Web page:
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I understand that fixed-price quotes are nearly always better than T&M. Unfortunately, fixed-price bids rarely have anything to do with how much I would like to make, or some other arbitrary number pulled out of a hat. Similarly, T&M proposals are simply fixed-price with a minor cushion--the differential between estimated hours to complete times the hourly rate, versus the not-to-exceed price. Rather than a panacea, most (competitive) T&M projects are fixed-price with a buffer.
The projects we have completed for the client to this point have been minor--typically 50-60 hours. The current project is more than 10 times that scope. It is a far different scenario in pricing than comparing X and then multiplying X by 10. There are at least a dozen other vendors responding to the RFP for this project, and those are only the locals.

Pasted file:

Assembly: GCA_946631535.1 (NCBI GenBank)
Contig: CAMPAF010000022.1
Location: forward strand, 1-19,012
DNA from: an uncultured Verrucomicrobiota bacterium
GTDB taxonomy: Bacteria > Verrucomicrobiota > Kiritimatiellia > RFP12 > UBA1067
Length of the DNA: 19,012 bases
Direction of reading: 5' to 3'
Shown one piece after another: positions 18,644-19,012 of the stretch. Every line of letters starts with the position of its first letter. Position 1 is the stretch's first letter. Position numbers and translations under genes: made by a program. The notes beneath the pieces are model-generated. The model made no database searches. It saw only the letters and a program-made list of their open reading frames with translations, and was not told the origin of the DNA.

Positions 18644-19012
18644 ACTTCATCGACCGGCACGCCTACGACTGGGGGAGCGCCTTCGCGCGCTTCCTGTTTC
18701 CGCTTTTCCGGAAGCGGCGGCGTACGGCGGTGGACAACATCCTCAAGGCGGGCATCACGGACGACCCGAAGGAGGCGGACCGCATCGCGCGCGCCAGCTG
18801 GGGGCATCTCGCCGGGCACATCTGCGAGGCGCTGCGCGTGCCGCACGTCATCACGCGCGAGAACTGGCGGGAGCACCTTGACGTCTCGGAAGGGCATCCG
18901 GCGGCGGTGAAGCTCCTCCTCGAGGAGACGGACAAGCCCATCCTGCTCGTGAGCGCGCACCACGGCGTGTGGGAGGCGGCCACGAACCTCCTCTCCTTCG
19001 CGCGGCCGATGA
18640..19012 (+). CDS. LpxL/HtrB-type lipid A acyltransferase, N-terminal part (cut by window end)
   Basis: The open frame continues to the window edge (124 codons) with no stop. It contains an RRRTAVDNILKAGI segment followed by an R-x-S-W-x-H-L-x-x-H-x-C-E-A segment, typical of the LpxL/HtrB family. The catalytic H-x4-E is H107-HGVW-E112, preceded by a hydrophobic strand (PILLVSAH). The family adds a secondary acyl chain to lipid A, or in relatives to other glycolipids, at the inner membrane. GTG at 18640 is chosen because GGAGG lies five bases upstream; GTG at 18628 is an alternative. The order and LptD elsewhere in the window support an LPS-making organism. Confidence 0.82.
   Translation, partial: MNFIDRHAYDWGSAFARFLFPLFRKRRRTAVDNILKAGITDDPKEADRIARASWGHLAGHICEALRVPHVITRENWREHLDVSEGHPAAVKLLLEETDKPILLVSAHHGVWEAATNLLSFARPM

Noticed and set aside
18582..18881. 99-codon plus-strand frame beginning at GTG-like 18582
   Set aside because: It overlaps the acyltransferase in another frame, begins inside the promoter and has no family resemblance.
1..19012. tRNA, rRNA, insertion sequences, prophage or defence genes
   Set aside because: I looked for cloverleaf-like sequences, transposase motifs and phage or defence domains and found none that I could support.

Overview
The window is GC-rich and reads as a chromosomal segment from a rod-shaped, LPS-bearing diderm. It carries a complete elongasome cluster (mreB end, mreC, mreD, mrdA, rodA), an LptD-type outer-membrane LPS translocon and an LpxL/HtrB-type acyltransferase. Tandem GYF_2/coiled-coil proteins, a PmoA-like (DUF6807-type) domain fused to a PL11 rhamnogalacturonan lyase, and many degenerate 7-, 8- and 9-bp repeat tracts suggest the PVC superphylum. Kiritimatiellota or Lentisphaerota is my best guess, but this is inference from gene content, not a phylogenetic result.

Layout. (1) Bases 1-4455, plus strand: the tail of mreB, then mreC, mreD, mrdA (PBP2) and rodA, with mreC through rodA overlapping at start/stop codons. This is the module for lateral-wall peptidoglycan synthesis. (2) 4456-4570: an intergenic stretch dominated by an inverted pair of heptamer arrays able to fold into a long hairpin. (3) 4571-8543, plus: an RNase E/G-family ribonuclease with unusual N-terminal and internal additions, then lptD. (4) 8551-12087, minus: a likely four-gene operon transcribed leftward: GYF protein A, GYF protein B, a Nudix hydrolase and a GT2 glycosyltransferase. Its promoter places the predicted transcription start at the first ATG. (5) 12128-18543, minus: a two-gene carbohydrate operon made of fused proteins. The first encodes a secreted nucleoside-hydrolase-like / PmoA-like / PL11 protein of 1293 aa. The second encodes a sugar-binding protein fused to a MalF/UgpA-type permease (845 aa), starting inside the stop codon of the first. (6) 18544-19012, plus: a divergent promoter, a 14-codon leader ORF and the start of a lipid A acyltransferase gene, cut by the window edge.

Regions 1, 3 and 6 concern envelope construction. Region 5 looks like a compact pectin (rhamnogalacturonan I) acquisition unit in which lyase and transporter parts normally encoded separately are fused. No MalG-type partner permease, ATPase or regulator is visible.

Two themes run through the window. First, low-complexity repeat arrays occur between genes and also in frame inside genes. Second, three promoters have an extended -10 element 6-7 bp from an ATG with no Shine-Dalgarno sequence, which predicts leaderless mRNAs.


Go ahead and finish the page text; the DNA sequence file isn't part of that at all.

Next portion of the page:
There is no "personal selling" involved. Every vendor is skilled, competent, and highly motivated. The RFP dictates style, format, performace, and there is little or no place for differentiation. Bids are conducted in an honest, straightforward manner, and awarded on a non-discriminatory (as far as I can tell) basis. It is, in essence, the technical documentation development equivalent of what is called a "reverse auction" in the building industry, or the "Wal-Mart model" in manufacturing. When the details of the final product or service are strictly defined, the focus of competitive bidding moves to price.
It is the area of pricing adjustments for projects of different scope that I am most in need of advice--specifically, for "normal rates" for Captivate tutorial projects, where style, format, and performance are all explicitly defined in an RFP. The issue is reduced to its essence--how much per hour for generating Captivate tutorials on a 50 hour project versus how much per hour for the same work on a 500 hour project.
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